Beethoven's first set of published compositions was a group of three piano trios, the third of which (heard on this album) already showed the young composer to be a revolutionary, outside-the-box thinker. Also on the program is the much safer, more Haydn-esque Op. 11 Trio originally composed for clarinet, piano, and cello, and the rarely heard, very early single piano trio movement of WoO 39, posthumously published as Op. 154. To the benefit of listeners, the three works are performed on fortepiano by Patrick Cohen. The sound quality of this instrument is captured quite nicely, giving it more depth and substance than is often the case. Balance between the three instruments is also nicely executed, giving a sense of equal partnership between the parts. What's disturbingly lacking, though, are clear differences between the tempo selection of various movements. The first movement of the C minor Trio, for example, is marked Allegro con brio. This reading is anything but; it is extremely conservative to the point of being stodgy, a regrettable decision that robs the movement of all of the vitality and impact it can have at more forward-moving tempos. The slower tempo in the first movement sets up a lack of contrast between it and the middle movements, resulting in a performance that is technically brilliant and stylistically sound, but musically rather dull.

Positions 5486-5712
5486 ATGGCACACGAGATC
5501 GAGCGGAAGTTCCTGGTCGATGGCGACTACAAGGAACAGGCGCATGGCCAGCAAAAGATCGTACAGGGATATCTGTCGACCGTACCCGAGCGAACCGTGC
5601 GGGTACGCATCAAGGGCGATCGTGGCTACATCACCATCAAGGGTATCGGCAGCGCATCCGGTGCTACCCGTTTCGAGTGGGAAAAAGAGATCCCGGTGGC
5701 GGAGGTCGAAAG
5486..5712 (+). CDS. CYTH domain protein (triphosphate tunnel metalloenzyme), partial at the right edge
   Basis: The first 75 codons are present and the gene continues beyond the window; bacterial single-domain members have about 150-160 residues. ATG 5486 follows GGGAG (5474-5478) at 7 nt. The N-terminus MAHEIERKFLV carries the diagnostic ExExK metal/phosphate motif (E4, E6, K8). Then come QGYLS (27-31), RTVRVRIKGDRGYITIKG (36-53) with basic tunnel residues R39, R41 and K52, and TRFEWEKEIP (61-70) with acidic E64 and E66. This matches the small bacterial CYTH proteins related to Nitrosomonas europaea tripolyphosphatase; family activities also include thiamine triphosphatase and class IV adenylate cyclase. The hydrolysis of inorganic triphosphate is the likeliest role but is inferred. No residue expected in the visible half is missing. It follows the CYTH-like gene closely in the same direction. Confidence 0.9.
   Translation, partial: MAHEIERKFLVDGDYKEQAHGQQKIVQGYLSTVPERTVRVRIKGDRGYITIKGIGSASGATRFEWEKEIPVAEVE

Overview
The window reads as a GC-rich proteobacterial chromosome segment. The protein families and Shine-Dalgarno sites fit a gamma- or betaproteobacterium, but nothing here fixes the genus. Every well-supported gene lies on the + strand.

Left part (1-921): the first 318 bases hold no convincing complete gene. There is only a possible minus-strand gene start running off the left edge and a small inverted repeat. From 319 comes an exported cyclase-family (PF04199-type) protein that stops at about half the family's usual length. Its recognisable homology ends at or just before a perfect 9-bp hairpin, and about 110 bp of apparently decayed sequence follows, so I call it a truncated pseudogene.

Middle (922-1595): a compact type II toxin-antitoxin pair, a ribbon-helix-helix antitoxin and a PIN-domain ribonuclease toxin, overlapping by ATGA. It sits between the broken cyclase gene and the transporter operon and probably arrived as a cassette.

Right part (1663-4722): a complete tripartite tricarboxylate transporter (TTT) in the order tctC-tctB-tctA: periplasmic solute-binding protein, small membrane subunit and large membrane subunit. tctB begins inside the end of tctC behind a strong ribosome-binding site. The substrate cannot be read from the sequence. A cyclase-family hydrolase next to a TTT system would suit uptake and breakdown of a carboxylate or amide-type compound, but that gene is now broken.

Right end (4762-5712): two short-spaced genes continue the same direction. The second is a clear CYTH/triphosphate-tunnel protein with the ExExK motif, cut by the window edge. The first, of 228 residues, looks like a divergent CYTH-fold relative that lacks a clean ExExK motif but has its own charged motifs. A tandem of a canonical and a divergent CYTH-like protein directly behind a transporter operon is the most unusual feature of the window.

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AllMusic Review by Mike D. Brownell
|Piano Trio in C minor, Op. 1/3|
|Trio for clarinet (or violin), cello & piano No. 4 in B flat major ("Gassenhauer"), Op. 11|